History of the MFA
A Brief History of the NEC MFA Poetry
program in Poetry
The NEC MFA program in poetry opened in January of 2002 under the co-directorship of Chard deNiord (program director) and Jacqueline Gens (administrative director). The inaugural faculty consisted of Bruce Smith, Li-Young Lee, Gerald Stern, Chard deNiord, Thomas Lux and Anne Marie Macari. The idea for this program originated with Chard deNiord, who maintained that a single genre low residency program offered a more focused pedagogical environment than a multi genre program, particularly during residencies. deNiord presented his idea to his former teacher and eminent poet, Gerald Stern, who embraced his concept and presented it as a proposition to his friend, former colleague and New England College president, Ellen Hurwtitz during New England College’s 2000 commencement, on which occasion Mr. Stern received an honorary doctorate. Ellen Hurwitz welcomed deNiord’s idea and began meeting with him in the summer of 2000 to discuss the logistics of starting such a program. Over the course of the next year, deNiord worked with New England College administrators, faculty and staff to create the program's curriculum, pedagogy, mission (see NEC MFA Handbook), and accreditation standards.
In August of 2001, Jacqueline Gens joined deNiord as co-director and began to assemble the first class. For the next five years the program flourished, growing from its initial class of ten students in 2002 to fifty three students by the winter residency of 2007. Not only did the program grow in number, thanks in large part to then Vice President Michele Perkins’ initiative to procure significant tuition scholarships for incoming students, but in stature as well, distinguishing itself as the only single genre MFA program in the country. In addition to the above-mentioned first faculty, subsequent faculty from January, 2002 to January, 2007, several of whom Gerald Stern was instrumental in drawing to the program, included Maxine Kumin, Anne Waldman, Jeff Friedman, Paula Mclain, Ross Gay, Carol Frost, Michael Waters, Ira Sadoff, Jane Mead, Joan Larkin, Judith Vollmer, Judith Hall, Ilya Kaminski, Marilyn Nelson, Frank Reeve, D.A. Powell, Jennifer Clarvoe, Cecelia Walloch and Jan Heller Levi.
In the spring of 2006 the program was evaluated for the second time by the New Hampshire Post Secondary Education Commission. Flournoy Holland, a spokesperson for the commission and faculty member at University of Massachusetts MFA program, wrote the following: “I was part of the team in 2002 that reviewed the New England College low-residency MFA in its formative stages. I came away from our visit five years later with a general impression of excellence that exceeded my expectations, not because, in 2002, the prospects for the program were dim, but because the vision, design, and achievements of the program outshine and deepen my sense of what a low-residency MFA—south or north, new or old—might rightly encompass. The rigor and thoroughness of the curriculum; the spirit in which faculty and students engage with one another; the stature and range of the faculty—these are all exemplary. It is mighty and near-magical work to have achieved so much in so little time. This is truly a program to be proud of, and to support in every possible way.” This assessment involved close scrutiny of every aspect of the program and involved both faculty and students in its evaluation process.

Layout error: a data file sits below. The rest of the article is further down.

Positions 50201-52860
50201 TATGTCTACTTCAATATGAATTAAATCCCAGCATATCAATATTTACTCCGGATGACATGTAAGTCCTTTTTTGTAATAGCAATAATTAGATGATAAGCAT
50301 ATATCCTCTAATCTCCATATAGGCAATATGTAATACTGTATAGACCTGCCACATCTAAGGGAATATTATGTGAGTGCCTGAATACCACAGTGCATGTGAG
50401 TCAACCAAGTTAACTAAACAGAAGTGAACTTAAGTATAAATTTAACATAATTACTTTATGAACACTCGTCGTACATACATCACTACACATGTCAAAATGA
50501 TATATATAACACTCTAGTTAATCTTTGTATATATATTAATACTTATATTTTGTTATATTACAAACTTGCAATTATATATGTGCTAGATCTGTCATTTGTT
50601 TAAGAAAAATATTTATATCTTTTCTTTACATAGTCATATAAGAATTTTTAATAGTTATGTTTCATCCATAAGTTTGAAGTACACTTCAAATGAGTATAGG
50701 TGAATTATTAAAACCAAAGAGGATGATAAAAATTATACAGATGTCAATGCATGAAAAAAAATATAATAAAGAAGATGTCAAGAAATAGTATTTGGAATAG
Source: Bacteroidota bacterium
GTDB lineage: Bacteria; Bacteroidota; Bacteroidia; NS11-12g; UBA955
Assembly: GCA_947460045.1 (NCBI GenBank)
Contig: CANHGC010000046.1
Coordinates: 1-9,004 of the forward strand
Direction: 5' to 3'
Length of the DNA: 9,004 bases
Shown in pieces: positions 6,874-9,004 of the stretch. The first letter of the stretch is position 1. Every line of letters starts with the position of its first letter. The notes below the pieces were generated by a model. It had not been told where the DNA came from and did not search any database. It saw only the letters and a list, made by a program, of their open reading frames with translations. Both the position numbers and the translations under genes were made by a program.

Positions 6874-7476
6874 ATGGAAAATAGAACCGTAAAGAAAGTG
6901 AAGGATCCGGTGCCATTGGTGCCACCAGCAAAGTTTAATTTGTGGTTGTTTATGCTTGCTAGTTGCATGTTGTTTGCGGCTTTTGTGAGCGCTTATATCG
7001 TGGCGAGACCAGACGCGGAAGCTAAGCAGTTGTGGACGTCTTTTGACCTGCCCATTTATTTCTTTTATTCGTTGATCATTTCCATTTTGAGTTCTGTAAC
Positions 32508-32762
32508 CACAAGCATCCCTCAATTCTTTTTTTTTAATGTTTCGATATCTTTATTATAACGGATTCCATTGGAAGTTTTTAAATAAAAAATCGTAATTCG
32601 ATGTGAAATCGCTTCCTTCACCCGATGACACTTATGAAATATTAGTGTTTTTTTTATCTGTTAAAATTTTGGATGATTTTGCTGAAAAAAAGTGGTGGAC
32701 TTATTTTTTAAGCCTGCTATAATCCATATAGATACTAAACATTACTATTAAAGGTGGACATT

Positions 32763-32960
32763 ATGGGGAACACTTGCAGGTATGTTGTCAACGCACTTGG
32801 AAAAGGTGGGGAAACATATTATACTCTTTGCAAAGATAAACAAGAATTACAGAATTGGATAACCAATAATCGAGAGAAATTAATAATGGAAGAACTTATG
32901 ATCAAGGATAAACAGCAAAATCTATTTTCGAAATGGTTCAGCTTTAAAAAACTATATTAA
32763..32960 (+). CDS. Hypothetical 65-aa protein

In March of 2007, Chard deNiord was succeeded by Anne Marie Macari as interim program director for a year while New England College conducted a national search for a new program director. In 2008 poet James Harms was hired to fill this position. James Harms revitalized the program, reinventing its relationship to poetry itself. During his four years as director, and working in harmony with Jacqueline Gens, he expanded course offerings to give students the opportunity to study translation, performance, new media poetry and poetics, and critical writing. While honoring the new, the program maintains its strong connection to poetry’s origins. The New England College MFA Program in Poetry has become a place where tradition meets innovation, a community that emphasizes cooperation and support. The poetry faculty represents the program’s new philosophy—poetry as possibility—and includes Brian Henry, Ilya Kaminsky, Carol Frost, Malena Morling, Eleni Sikelianos, Tara Rebele, and Anne Waldman. In July, 2012 James Harms was succeeded by poet Carol Frost as the new Director.